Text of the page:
Professor Charles R. Magel summed up the moral conundrum rather well when he once said, "Ask the experimenters why they experiment on animals, and the answer is: 'Because the animals are like us.' Ask the experimenters why it is morally OK to experiment on animals, and the answer is: 'Because the animals are not like us.' Animal experimentation rests on a logical contradiction."
In spite of the thousands of cats that will be sacrificed in the race to find a cure to Alzheimer's, the researchers are nonetheless attempting to pass off their findings as being a great boon for cats because it will pave the way for the development of new drugs that will allow their dementia to be treated. This, they allege, will discourage cat owners from "putting down" their elderly cats.
All of that assumes that cat owners will be either willing or able to afford these new drugs once they come on the market. Regrettably, most cat owners are not only too cheap to buy the drugs but too lazy and selfish to attend to an aging cat with health problems. (See Cat Defender posts of December 7, 2006 and February 9, 2006 entitled, respectively, "After Nineteen Years of Service and Companionship, Ingrates at Iowa Library Murder Dewey Readmore Books" and "Newspaper Cat Named Tripod Is Killed Off by Journalists He Befriended in Vermont.")
Just as an ounce of prevention is worth a pound of cure, mental stimulation, a healthy diet, and companionship have been shown to retard the onset of dementia in both cats and humans. "If humans and their cats live in a poor environment with little company and stimulation, they are both at higher risk of dementia," Gunn-Moore conceded. "However, if the owner plays with the cat, it is good for both human and cat. A good diet enriched with antioxidants is also helpful in warding off dementia, so a cat owner sharing healthy meals like chicken and fish with their pet will benefit them both."
If Gunn-Moore truly believes what she is espousing, it would not only be more morally correct but also less expensive for the scientific community to invest its time and expertise in promoting healthy living for both cats and humans rather than conducting senility research. Public health initiatives, such as mass inoculations, clean air and water, and improvements in sanitation, have produced far greater benefits for the whole of mankind and the animal world alike than all the horrors and crimes ever committed in the name of science in animal research laboratories.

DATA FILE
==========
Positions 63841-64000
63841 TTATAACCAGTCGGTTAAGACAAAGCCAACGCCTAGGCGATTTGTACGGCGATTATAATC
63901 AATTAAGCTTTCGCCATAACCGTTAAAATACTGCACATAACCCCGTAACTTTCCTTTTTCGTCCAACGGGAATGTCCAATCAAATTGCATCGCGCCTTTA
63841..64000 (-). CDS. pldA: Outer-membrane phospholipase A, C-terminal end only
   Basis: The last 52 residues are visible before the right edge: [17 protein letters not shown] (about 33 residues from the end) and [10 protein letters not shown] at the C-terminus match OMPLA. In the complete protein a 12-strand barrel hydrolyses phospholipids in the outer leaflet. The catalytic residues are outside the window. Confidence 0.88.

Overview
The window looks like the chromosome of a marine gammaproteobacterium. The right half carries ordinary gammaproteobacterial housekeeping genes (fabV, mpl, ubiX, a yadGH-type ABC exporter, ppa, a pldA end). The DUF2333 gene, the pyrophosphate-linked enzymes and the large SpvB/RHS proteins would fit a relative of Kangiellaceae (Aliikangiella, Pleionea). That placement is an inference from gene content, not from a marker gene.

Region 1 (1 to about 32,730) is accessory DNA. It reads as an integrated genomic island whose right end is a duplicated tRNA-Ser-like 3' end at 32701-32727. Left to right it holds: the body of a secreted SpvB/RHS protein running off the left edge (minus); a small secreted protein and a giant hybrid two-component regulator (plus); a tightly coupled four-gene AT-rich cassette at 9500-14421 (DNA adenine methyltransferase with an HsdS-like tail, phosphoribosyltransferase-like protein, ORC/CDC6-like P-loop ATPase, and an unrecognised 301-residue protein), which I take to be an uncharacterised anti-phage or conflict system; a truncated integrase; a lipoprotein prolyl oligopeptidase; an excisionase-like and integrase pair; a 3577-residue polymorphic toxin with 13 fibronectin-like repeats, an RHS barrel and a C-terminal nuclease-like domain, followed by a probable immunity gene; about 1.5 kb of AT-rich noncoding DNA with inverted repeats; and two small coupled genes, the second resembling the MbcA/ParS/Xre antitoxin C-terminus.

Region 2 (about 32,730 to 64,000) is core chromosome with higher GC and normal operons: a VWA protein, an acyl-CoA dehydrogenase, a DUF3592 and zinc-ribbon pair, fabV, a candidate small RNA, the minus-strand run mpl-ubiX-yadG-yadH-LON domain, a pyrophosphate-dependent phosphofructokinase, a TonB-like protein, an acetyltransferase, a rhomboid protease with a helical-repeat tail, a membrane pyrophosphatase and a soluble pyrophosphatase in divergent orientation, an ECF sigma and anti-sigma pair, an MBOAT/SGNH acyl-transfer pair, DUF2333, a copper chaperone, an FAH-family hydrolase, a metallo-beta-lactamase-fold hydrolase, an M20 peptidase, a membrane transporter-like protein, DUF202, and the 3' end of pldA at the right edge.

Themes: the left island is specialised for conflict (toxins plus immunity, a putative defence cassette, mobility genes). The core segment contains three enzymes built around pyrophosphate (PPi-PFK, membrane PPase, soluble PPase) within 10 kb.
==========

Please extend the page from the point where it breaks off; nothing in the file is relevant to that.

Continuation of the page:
There is, however, a tremendous amount of money and glory in animal research. Besides, vivisectors love torturing and killing small animals. It makes them feel like they are gods although devils would be closer to the truth.
There is an even more glaring contradiction in Gunn-Moore's motivation for undertaking the study of feline dementia. She and her husband Frank, an Alzheimer's specialist at the University of St. Andrews, became interested in the topic when their cat, Cardhu (See photo above), was diagnosed with the ailment at the tender age of eight. Hopefully, they were not feeding it single malt scotch whiskey.
While it is certainly understandable that she would want to find a cure for this debilitating disease, it is equally hard to comprehend how any genuine cat lover could sacrifice thousands of totally innocent cats to the machinations of vivisectors no matter how lofty the goal. Just as cloning cannot restore life to a departed cat, torturing and killing cats in search of a cure for dementia is not going to bring back Cardhu.
Photos: Tom Regan Animal Rights Archive (cat with electrode in its brain) and University of St. Andrews (Cardhu).